Keturah Metcalfe (Witwe des Rev. John Jeffreys) an Sir Alexander Johnston, 10.08.1830
|155, Doppelbogen|Copy of a Letter from Mrs Metcalfe[a] to Sir Alexr. Johnston
Mrs Metcalfe is obliged by Sir Alexander Johnston’s favor; which, through a change of abode did not reach her till Saturday. She now takes the earliest opportunity of forwarding her reply, and informs Sir A Johnston that the Grammar of the Malagash Language compiled by her late husband the Rev. J. Jeffreys is complete: to the Dictionary no doubt had his life been spared he would have made many additions, it is however a considerable work in its present state. As it regards publishing this she has never thought of, and the want of means had she, would have put a negative on such a wish. Though this is not in Mrs M’s power she would not therefore prevent the work being published or made use of in any way that may be beneficial to the increase of knowledge or the advancement of literature and she would therefore be willing to lend the work in question committing it to the care of Sir A Johnston on whom she could fully depend to restore it to her again when the purpose for which the loan would be made should be accomplished. The original she could not be tempted to part with, her dear boys she trusts will by & bye look upon it as an invaluable treasure. Thusfar Mrs M has given her own sentiments and feelings as it regards the work, but she could not act without the opinion of her highly respected friend the Revd J Arundel Home Secretary of the Missionary Society with whom – if agreable to Sir A. J. he may communicate on this subject and as being in London he can do it without much trouble: and his opinion known, Mrs Metcalfe |156, Doppelbogen|would <then> consult her brother the Revd H Yarnold of Romsey who is the Guardian of her dear Children and also the instructor of her two sons, and will be happy to inform Sir A. the result, from him no doubt she will hear when he has seen the Revd J Arundel to whom if agreable Sir A J can show this.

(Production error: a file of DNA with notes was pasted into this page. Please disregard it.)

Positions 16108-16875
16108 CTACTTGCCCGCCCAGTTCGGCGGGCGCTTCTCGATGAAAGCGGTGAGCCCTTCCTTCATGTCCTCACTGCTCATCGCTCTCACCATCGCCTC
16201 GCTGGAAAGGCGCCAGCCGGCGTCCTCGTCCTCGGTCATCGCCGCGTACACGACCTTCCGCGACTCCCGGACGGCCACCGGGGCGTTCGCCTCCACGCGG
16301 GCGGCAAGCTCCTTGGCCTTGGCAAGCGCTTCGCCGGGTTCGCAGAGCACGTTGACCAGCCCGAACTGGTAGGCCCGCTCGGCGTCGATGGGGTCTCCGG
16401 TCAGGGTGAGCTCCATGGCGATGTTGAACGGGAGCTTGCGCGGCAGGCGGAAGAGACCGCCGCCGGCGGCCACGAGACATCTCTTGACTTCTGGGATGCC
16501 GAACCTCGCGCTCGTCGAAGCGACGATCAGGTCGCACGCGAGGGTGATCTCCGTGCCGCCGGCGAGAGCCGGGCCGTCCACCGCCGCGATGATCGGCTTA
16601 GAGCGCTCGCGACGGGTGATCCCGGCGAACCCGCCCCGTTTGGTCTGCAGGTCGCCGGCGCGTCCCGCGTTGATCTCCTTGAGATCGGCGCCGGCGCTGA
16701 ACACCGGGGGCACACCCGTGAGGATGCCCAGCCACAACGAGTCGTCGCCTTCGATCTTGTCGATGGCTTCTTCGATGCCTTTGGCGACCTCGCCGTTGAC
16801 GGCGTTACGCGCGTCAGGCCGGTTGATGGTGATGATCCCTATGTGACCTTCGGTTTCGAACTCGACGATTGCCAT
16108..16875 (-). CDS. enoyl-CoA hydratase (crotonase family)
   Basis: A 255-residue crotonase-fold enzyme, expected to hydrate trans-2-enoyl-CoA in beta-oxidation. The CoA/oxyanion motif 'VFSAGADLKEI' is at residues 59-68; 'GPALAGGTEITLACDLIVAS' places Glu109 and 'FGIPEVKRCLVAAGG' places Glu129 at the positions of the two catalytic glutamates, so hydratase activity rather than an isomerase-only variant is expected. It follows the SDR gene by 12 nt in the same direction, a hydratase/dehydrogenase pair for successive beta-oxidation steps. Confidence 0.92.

Sir A. J. will excuse the liberty Mrs Metcalfe takes in asking him if he has seen the little work she published for the benefits of her four children the profits of which are carefully deposited for their future use: she has a considerable number of copies on hand, which for their sakes she is most anxious to part with, if Sir A Johnston or his friend the Baron could assist her in this, she would be greatly obliged.
No 11 Prior Park Place
Written about the 10.th of August 1830